Tutorial: How to Set Up Dedicated MySQL Database Server Using Amazon EC2

DISCLAIMER: This is my current setup. Users with other distros beware.

So in the spirit of learning about scalability (and also after running into some issues dealing with several databases running on different local development environments we are using) I decided it would be a good idea to set up an EC2 instance solely as a database server. This tutorial will use MySQL as the database of choice not necessarily because I think it's the best, but because it is what I'm used to (I know... I'm lazy). So here's what we need to do.

  1. Assume you have an EC2 instance running for this
  2. Install mysql, apache2, php5, and phpmyadmin
  3. Configure your MySQL
  4. Configure your EC2 instance



(JK, kinda. Here's a tutorial for this. Also I currently use the AMI mentioned above in the disclaimer. BTW You will need to SSH into your EC2 instance. Amazon has a pretty good tutorial if you just right click your instance in the management console, and click Connect).


Alright, now assuming we are running a clean ec2 instance, here are some of the dependencies you'll need. But before you do anything, just make sure your packages are up to date with the following code in your terminal.

sudo apt-get update

Install Apache (ignore this if you don't plan on using phpmyadmin or another front-facing MySQL app)

sudo apt-get install apache2

That was easy.

Install MySQL


sudo apt-get install mysql-server

During the install it might ask you if you want to preconfigure this for Apache. I almost got confused here, but click the Space Button to select, then Tab to hit "OK."

Oh, also, make sure you fill in a password for root (the more secure the better...but write it down).

Install PHP (ignore if you don't need phpmyadmin)

sudo apt-get install php5 sudo apt-get install php5-mysql sudo apt-get install libapache2-mod-php5

To double check everything is working by going into /var/www and adding a php file and try loading it. You may need to restart the apache2 server to check this by doing:

sudo service apache2 restart

Install PhpMyAdmin (not required if you don't think you'll need this)

sudo apt-get install phpmyadmin

Boom! So far so good....

Now try going to the webpage by typing: http://your.ec2.public.dns/phpmyadmin

Cool if it worked. If not bummer :(. Sorry, try again? 



These next parts are not for the weak....also on a more serious note, these instructions may be specific to my Meerkat Ubuntu server.

But ah yes, what you'll need to do to configure your MySQL is two-fold.

Allow access from an outside IP

You'll need to navigate to your my.cnf file by typing:

sudo emacs /etc/mysql/my.cnf

Then change bind-address from to For me this was on line 52 and should look like this.

bind-address                 =

Grant MySQL user permission access from outside IP

Note: replace root with the user you chose (default is root). Replace securepassword with your password. You can change % if you want, as it is, it will allow access from any ip address.

Now you're at the final step my friend...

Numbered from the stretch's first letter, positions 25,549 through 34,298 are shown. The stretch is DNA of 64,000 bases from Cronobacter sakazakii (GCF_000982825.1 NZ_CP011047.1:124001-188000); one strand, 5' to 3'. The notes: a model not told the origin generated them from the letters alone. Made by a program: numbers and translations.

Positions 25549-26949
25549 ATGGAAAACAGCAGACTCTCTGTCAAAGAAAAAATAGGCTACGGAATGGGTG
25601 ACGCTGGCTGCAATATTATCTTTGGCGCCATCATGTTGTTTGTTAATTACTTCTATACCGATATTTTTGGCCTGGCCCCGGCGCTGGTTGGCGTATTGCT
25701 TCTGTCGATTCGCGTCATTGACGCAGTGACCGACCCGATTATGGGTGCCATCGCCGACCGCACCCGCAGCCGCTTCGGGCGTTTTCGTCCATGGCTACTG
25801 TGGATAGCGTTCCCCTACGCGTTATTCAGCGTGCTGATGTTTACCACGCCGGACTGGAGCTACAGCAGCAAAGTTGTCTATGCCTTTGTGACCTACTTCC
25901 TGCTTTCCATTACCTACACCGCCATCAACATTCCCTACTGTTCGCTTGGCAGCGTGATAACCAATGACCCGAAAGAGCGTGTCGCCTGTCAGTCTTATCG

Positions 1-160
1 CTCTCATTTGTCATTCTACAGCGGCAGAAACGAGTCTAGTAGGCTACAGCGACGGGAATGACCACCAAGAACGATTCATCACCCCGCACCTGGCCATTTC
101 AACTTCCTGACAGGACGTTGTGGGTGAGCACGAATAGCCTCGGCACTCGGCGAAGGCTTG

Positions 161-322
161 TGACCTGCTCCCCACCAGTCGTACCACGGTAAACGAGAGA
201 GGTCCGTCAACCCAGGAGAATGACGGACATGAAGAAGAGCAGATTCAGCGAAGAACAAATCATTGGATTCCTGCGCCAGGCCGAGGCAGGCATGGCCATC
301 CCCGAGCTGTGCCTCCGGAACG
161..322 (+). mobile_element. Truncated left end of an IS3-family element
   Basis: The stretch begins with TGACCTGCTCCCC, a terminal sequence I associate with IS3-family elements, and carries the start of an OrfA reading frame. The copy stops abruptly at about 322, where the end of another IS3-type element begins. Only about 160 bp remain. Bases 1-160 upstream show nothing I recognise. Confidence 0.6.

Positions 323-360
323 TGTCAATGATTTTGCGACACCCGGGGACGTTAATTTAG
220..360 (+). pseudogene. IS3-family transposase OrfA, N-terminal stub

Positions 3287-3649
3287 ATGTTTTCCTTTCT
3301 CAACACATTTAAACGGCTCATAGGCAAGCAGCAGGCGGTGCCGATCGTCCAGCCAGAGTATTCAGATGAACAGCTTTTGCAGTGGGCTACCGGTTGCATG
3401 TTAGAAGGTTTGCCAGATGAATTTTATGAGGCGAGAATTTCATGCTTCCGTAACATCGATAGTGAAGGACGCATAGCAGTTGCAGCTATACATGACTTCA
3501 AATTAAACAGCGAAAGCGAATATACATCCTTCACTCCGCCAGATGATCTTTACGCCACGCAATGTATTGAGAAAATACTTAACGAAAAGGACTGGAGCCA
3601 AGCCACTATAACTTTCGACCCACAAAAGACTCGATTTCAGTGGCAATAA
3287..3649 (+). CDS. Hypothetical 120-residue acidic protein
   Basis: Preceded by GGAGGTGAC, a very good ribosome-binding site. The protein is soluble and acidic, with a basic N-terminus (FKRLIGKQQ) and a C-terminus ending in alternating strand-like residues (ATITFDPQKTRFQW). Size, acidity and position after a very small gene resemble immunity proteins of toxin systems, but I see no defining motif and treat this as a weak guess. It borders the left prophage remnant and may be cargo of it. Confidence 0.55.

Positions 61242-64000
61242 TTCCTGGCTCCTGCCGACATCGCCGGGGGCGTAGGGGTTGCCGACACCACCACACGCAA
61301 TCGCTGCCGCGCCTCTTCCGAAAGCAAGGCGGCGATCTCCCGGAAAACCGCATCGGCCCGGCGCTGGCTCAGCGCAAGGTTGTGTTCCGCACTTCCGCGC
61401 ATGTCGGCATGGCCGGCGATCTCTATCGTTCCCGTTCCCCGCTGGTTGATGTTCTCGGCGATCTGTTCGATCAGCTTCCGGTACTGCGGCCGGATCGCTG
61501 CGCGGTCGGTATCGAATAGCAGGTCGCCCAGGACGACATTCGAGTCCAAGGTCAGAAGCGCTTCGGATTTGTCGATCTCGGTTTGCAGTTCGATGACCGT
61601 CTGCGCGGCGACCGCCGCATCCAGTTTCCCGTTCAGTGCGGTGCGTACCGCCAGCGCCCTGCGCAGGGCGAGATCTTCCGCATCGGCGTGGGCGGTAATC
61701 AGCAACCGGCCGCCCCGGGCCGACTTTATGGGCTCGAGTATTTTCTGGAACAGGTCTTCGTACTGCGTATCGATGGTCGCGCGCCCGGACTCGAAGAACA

All you'll really need to do here is edit the security group of your instance to allow for the MySQL default pport (3306), and the HTTP port (80, if you plan to use phpmyadmin or something like that). 

To do this:

>go to the AWS Management Console

>Navigate to your EC2 Instance, and locate the name under the "Security Group" column

>Click Security Groups on the left bar, and then click the name of the security group assigned to your instance

>Click Inbound on the bottom

>Under Create a rule use the dropdown menu to find MYSQL and HTTP and add those both one at a time

>Make sure to click Apply Rule Changes or it won't save.


YEEE. Now you shall be ready to go. This will allow you to have a dedicated EC2 instance for all your MySQL database requests. 

Here are some of the tutorials I used to get this info: installing it all and configuring MySQL.

Tutorial: Setting Up Apache/SSL to Serve HTTPS

DISCLAIMER: This is my current setup. Users with other distros beware.

I've just successfully figured out how to build trust in my website for FREE (during my 30 day trial)! I wanted to record it down for myself and hopefully relieve some of the frustration from others who may be trying to figure it out, but have no consolidated tutorial. Again - note the DISCLAIMER above. Along with that fact, this tutorial is basic and will only set it up so all pages are served via HTTPS - will figure out how to do the mix later...

Here are the basic steps we'll walk through to get this to work:

  1. Get an SSL certificate
  2. Install your SSL certificate
  3. Configure Apache to serve as HTTPS
  4. Hope for a miracle

Now... let's do this.


The first thing you'll have to do is choose where you want to get it from. I was directed to PositiveSSL from a trusted ex-Googler/friend and so that's what I went with. More specifically, because I was just playing around I decided to go with their free trial before I shelled out some ca$h-money. Here's where you'd go for that

PositiveSSL - Free SSL Certificate for 30 days